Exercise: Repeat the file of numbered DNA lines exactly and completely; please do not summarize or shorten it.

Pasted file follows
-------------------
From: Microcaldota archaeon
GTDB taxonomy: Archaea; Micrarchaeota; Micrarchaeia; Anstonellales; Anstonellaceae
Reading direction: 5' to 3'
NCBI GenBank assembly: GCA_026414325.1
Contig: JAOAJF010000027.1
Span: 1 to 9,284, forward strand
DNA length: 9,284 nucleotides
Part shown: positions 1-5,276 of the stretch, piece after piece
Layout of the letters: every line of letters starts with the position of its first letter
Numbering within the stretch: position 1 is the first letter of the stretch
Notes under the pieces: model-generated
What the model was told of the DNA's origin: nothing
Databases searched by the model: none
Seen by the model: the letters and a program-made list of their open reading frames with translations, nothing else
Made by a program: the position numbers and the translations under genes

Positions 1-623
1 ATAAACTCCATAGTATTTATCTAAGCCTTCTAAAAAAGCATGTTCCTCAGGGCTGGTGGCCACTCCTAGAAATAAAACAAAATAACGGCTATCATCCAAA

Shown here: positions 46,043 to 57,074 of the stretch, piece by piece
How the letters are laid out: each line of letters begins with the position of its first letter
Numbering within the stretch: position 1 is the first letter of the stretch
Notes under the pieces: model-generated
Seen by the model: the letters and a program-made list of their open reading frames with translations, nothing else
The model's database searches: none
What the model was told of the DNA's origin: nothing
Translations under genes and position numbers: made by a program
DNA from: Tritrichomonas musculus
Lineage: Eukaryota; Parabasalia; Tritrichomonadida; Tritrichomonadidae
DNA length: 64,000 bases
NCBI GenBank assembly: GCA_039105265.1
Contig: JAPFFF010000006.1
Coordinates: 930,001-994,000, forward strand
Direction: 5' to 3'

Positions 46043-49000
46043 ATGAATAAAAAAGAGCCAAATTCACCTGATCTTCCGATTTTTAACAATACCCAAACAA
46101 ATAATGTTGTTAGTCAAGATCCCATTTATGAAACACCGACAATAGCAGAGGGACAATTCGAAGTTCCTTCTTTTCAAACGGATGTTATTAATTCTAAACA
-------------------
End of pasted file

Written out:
From: Microcaldota archaeon
GTDB taxonomy: Archaea; Micrarchaeota; Micrarchaeia; Anstonellales; Anstonellaceae
Reading direction: 5' to 3'
NCBI GenBank assembly: GCA_026414325.1
Contig: JAOAJF010000027.1
Span: 1 to 9,284, forward strand
DNA length: 9,284 nucleotides
Part shown: positions 1-5,276 of the stretch, piece after piece
Layout of the letters: every line of letters starts with the position of its first letter
Numbering within the stretch: position 1 is the first letter of the stretch
Notes under the pieces: model-generated
What the model was told of the DNA's origin: nothing
Databases searched by the model: none
Seen by the model: the letters and a program-made list of their open reading frames with translations, nothing else
Made by a program: the position numbers and the translations under genes

Positions 1-623
1 ATAAACTCCATAGTATTTATCTAAGCCTTCTAAAAAAGCATGTTCCTCAGGGCTGGTGGCCACTCCTAGAAATAAAACAAAATAACGGCTATCATCCAAA

Shown here: positions 46,043 to 57,074 of the stretch, piece by piece
How the letters are laid out: each line of letters begins with the position of its first letter
Numbering within the stretch: position 1 is the first letter of the stretch
Notes under the pieces: model-generated
Seen by the model: the letters and a program-made list of their open reading frames with translations, nothing else
The model's database searches: none
What the model was told of the DNA's origin: nothing
Translations under genes and position numbers: made by a program
DNA from: Tritrichomonas musculus
Lineage: Eukaryota; Parabasalia; Tritrichomonadida; Tritrichomonadidae
DNA length: 64,000 bases
NCBI GenBank assembly: GCA_039105265.1
Contig: JAPFFF010000006.1
Coordinates: 930,001-994,000, forward strand
Direction: 5' to 3'

Positions 46043-49000
46043 ATGAATAAAAAAGAGCCAAATTCACCTGATCTTCCGATTTTTAACAATACCCAAACAA
46101 ATAATGTTGTTAGTCAAGATCCCATTTATGAAACACCGACAATAGCAGAGGGACAATTCGAAGTTCCTTCTTTTCAAACGGATGTTATTAATTCTAAACA